Tips to keep your stress levels in check (and not worry about your weight).
Between quarantine baking and changes in the way we grocery shop, you may have heard jokes about gaining the “quarantine 15.” Jokes aside, this may be causing stress that isn’t beneficial to your overall health and well-being.
Over time, excess stress can lead to more serious health problems aside from gaining a few pounds, including high blood pressure, heart disease and depression. While worrying about gaining weight is normal, here are some tips to keep yourself in check (while also giving yourself a little wiggle room).
Don’t worry about dieting
Any restrictive diet, such as cutting carbs or fad dieting, will physically cause stress to your body. “In fact, fad diets are never a good idea unless you’re prescribed to eat a certain way by your doctor,” says Ashley Hashuga, CRNP in GI nutrition at Geisinger. Fad diets are often a quick fix and can lead to weight gain once you stop following them.
Plus, our pandemic-inspired shopping habits may not necessarily support a strict diet. “Now, we’re shopping every two or three weeks – less than we’re used to – and we’re often buying what’s in the store that day. That won’t always line up with a perfectly healthy diet, and that’s ok,” says Ms. Hashuga.
Allow yourself to eat whatever is on-hand, focusing on whole grains, fruits, vegetables, nuts and seeds as much as possible. It’s all about balance, and that balance looks different to everyone.
Here are some tips for healthy eating without dieting:
- Plan to eat regular meals throughout the day.
- Eat more slowly, savor every bite and recognize when you’re full.
- Plan and prep your meals for the week as much as possible.
- Drink plenty of water – 64 to 70 ounces of water every day.
Remember not to compare yourself and what you’re eating to what you see on TV, social media or in the media. Those images are often unrealistic and professionally edited. Gaining weight or having a body that doesn’t match what you see on TV isn’t unhealthy, because your weight isn’t the only indicator of your overall health. It’s more important to manage your stress levels right now.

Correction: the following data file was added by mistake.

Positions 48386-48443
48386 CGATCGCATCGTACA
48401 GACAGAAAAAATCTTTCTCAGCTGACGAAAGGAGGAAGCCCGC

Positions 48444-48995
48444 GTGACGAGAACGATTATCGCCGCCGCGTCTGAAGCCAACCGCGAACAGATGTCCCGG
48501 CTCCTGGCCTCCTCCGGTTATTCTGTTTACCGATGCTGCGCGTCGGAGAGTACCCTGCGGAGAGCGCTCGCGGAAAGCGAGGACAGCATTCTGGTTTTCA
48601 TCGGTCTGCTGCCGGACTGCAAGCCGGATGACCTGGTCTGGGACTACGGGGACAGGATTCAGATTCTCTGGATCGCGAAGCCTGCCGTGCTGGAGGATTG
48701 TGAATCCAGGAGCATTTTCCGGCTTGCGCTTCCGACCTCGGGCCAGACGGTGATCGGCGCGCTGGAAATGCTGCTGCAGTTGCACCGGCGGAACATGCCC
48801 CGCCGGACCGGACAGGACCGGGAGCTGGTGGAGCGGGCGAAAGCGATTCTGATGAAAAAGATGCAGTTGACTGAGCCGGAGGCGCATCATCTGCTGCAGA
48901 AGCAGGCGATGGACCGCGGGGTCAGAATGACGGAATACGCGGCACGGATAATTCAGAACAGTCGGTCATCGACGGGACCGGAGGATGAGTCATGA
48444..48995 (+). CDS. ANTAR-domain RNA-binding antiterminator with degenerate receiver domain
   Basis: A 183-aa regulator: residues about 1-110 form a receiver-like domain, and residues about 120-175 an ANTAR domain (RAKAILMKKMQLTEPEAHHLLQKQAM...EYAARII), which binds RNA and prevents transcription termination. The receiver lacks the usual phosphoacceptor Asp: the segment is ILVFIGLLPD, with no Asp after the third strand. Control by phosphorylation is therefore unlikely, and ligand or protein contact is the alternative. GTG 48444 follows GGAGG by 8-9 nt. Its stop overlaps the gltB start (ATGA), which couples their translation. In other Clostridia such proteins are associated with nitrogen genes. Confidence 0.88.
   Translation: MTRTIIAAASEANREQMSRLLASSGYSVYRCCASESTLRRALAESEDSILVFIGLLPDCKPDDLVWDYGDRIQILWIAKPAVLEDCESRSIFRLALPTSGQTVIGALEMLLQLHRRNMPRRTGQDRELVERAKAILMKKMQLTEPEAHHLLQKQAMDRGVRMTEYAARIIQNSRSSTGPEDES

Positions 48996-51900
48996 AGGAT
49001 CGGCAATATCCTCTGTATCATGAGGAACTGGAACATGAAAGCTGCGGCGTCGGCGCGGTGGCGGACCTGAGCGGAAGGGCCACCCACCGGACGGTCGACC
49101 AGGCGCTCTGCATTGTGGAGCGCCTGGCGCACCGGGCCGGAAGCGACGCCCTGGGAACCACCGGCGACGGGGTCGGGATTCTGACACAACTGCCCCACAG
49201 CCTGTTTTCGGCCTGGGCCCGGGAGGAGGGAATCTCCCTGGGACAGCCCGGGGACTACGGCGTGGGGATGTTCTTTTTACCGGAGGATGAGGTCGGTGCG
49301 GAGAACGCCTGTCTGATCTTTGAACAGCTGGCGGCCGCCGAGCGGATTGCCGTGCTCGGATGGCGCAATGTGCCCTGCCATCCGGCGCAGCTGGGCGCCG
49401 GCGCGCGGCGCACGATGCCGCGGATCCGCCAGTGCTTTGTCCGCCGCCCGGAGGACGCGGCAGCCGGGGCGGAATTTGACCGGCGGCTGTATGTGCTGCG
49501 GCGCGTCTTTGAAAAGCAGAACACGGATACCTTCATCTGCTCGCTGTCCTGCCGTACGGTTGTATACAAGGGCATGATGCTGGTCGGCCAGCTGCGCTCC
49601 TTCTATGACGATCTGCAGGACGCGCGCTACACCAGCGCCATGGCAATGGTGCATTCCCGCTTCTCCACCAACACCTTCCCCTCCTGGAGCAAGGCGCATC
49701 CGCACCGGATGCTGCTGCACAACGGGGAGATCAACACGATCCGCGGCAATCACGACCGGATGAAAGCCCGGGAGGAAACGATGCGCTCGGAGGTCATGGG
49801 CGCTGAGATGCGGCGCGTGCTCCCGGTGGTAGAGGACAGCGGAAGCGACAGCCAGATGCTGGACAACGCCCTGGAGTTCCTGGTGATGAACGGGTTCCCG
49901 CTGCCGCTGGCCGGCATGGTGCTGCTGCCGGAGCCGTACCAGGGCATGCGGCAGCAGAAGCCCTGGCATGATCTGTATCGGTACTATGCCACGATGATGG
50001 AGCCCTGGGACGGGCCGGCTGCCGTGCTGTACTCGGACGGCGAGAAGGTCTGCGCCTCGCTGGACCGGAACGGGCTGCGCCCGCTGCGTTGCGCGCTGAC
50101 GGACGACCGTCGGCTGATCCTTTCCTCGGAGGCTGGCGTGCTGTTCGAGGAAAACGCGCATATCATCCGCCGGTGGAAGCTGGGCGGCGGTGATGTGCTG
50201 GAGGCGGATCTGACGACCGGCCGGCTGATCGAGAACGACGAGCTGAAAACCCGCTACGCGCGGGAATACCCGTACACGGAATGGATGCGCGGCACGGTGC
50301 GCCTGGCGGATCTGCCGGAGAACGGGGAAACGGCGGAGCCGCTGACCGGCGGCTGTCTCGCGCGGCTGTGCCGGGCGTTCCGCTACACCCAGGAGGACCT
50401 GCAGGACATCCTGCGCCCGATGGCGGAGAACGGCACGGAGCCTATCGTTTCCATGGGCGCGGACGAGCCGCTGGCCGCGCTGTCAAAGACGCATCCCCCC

Manage stress to prevent health problems
When we’re stressed, our bodies produce excess levels of cortisol. “Cortisol is a stress hormone that helps control your blood sugar levels and regulate your metabolism,” says Ms. Hashuga. “If your cortisol levels are continually elevated, it can lead to weight gain, among other health concerns.” These can include anxiety, depression, digestion issues, trouble sleeping and heart disease.
If you can work to keep your stress levels down, it will help to improve your overall health. Everyone has a different way to reduce stress. From taking baths to walking or baking, find what works best for you.
“Remember that whatever is causing your stress will eventually end and things will get back to normal,” says Ms. Hashuga. Refocus your energy on something else to keep your mind as mentally sound as possible right now.
Ways to help manage stress include:
- Getting enough sleep each night.
- Practicing self-care, which can include any activity that brings you joy.
- Moving regularly, which can include yard work or walking.
- Practicing mindful exercises, such as deep breathing or meditation.
Practice mindful eating
While stressing about gaining weight doesn’t need to be a concern right now, consider eating mindfully be as it comes with many benefits.
“Mindful eating might mean something different to each of us,” says Ms. Hashuga, “whether that’s eating in-season foods, savoring each bite or simply eating until we’re full. It’s about enjoying every minute of what you’re eating – no matter what it is.”
If you’re staying at home and only eating what you were able to buy the last time you went to the store, don’t worry. We can’t eat perfectly all the time. But you can pay attention to eating queues, like stopping when you’re full, to help make the best out of what you have on hand.
“If you’re going through a time of stress, you may find that you’re eating a little more or just differently,” says Ms. Hashuga. “This is completely normal because we tend to see food as comforting or something that gives us pleasure.”
If you feel like eating and food are the only things getting you through your time of stress, consider talking to your support system to help you work through it. Whether that’s through regular video calls with family or friends, or seeking help from a professional through a medical or telemedicine appointment.